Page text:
For Mohamad Fakih, CEO of Paramount Fine Foods, a lifelong commitment to kindness began with an old shoebox at the front door of his childhood home in Lebanon.
“Every morning, my Mom would give us $5.25 for lunch. When we left for school, we always gave 25 cents of it to that shoebox for Sadaqah (voluntary giving),” Fakih recalls in a new video interview with World Vision President and CEO, Michael Messenger to mark World Food Day.
“She ingrained in us that you’re only going to have a great day if you’ve helped someone else,” Fakih says.
It was a philosophy that he’s maintained even through his toughest personal challenges. After escaping a deadly civil war in Lebanon, he sought refuge in Canada. He worked hard to build a new life in a new country, working at a jewelry store by day for no pay to get work experience --- and at night, working shifts at Tim Hortons to make ends meet.
His hard work paid off. After scraping together the funds to buy his first restaurant 15 years ago, he has built Paramount Fine Foods into a global chain with more than 80 locations and 2,500 employees.
That personal dedication to kindness has also been integral to his business model. “What I’m proud about Paramount is that it is an example of a movement --- not a business. It sends a message that you can be successful and kind at the same time,” Fakih says.
Despite the financial pressures caused by the pandemic, Fakih has been able to maintain that culture of kindness through Paramount, which has been dedicated to hiring refugees and supporting staff through the COVID-19 lockdowns. As party of Paramount’s community outreach, it supports many charitable endeavors both here in Canada and for the most vulnerable people around the world.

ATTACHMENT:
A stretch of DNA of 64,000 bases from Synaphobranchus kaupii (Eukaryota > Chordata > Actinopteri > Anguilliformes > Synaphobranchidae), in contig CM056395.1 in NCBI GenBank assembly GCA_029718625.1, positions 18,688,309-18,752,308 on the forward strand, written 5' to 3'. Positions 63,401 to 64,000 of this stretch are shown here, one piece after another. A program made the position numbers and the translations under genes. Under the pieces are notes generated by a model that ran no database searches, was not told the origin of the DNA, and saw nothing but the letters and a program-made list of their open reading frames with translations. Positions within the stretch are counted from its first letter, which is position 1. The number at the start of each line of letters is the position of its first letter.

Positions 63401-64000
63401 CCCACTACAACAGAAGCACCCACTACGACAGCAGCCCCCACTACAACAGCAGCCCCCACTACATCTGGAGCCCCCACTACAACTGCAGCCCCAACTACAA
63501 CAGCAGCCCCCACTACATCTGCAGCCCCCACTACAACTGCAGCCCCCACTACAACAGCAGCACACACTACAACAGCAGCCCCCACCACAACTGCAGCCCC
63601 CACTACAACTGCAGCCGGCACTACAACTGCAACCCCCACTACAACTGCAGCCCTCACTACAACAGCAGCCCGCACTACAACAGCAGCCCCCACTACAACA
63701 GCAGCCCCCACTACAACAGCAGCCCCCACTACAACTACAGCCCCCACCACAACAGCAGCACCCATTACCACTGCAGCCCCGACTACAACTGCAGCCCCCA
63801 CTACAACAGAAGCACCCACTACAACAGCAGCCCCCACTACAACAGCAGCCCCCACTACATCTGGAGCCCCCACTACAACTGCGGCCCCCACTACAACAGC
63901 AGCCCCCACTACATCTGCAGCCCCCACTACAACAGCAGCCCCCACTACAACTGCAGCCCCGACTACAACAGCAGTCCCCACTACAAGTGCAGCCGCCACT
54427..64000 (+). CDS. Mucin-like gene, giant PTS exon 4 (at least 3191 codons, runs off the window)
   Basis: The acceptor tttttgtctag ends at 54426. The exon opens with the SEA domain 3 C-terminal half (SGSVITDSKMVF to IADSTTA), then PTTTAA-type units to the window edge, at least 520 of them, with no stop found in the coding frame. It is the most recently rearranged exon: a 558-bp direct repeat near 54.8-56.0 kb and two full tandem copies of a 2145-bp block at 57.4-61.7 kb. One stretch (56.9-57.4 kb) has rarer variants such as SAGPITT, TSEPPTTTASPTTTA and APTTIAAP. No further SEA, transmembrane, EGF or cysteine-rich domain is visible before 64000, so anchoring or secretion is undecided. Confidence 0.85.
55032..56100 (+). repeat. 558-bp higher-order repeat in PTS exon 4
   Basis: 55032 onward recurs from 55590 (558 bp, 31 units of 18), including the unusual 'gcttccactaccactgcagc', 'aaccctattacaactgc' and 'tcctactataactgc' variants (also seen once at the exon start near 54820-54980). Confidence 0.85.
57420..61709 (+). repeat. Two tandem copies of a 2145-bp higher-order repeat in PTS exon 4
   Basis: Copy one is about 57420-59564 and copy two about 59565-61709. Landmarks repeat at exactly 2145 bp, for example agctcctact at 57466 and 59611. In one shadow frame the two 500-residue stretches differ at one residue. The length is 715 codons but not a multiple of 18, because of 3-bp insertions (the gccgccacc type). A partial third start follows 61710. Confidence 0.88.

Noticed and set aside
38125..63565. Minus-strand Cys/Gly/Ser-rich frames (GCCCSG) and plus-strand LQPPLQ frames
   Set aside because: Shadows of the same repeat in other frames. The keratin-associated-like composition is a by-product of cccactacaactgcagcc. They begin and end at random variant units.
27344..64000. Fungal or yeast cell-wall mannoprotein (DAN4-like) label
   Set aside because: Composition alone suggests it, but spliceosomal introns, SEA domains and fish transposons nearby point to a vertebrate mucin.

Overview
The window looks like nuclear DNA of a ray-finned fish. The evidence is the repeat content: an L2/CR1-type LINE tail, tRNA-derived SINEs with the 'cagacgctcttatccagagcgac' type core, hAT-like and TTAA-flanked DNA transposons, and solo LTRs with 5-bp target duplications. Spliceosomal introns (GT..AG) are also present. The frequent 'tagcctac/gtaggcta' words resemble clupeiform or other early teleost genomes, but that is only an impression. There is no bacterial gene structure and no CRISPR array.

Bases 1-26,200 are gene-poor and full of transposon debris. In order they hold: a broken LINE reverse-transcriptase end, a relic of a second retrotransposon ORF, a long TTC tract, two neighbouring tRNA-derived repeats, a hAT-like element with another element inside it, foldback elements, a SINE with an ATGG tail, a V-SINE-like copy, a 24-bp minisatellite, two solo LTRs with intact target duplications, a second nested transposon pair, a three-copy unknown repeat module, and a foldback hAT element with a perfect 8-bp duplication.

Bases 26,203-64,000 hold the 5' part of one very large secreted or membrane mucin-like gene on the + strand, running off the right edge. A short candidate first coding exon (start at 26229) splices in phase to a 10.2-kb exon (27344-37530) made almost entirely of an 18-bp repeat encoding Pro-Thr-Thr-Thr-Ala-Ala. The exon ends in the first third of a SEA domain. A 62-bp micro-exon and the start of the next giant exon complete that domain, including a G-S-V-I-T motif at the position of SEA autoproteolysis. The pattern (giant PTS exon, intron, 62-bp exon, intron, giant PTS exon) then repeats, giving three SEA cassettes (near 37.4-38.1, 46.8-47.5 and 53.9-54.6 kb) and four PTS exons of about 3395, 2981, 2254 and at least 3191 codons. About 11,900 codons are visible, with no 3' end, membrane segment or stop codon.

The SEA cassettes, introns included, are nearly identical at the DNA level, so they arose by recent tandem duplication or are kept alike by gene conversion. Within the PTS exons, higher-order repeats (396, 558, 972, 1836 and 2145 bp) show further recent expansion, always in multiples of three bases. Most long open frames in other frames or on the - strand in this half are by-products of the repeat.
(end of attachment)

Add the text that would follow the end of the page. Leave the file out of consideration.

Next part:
It’s the kind of generosity that is needed now more than ever. Rising global hunger due to food inflation caused by the COVID-19 economic crunch is a rapidly growing crisis. According to recent World Vision reports, secondary impacts of the pandemic have become more devastating that the virus itself. The agency has warned that pandemic-related malnutrition could kill hundreds more children per day and lead to millions more child marriages as desperate families try to reduce the number of mouths they need to feed.
“The food crisis is unjustifiable,” Fakih says. “We should invest more to help the countries that don’t have enough grow more food for themselves. I like World Vision’s approach on that. The many countries with more than enough need to share --- and share faster.”
“The food crisis can be resolved. But what’s missing is political will.”
While food insecurity can increase conflict globally, Fakih believes that food has the power to bring people together to appreciate their differences through deeper dialogue and understanding.
“The world needs more good people willing to do good things,” he says. “And the world needs more people from different cultures to sit down and share a meal. At least 90 per cent of all problems can be resolved by breaking bread together.”
You can help vulnerable families get enough to eat by supporting local Paramount Fine Foods restaurants or through donations to World Vision Canada’s Gift Catalogue.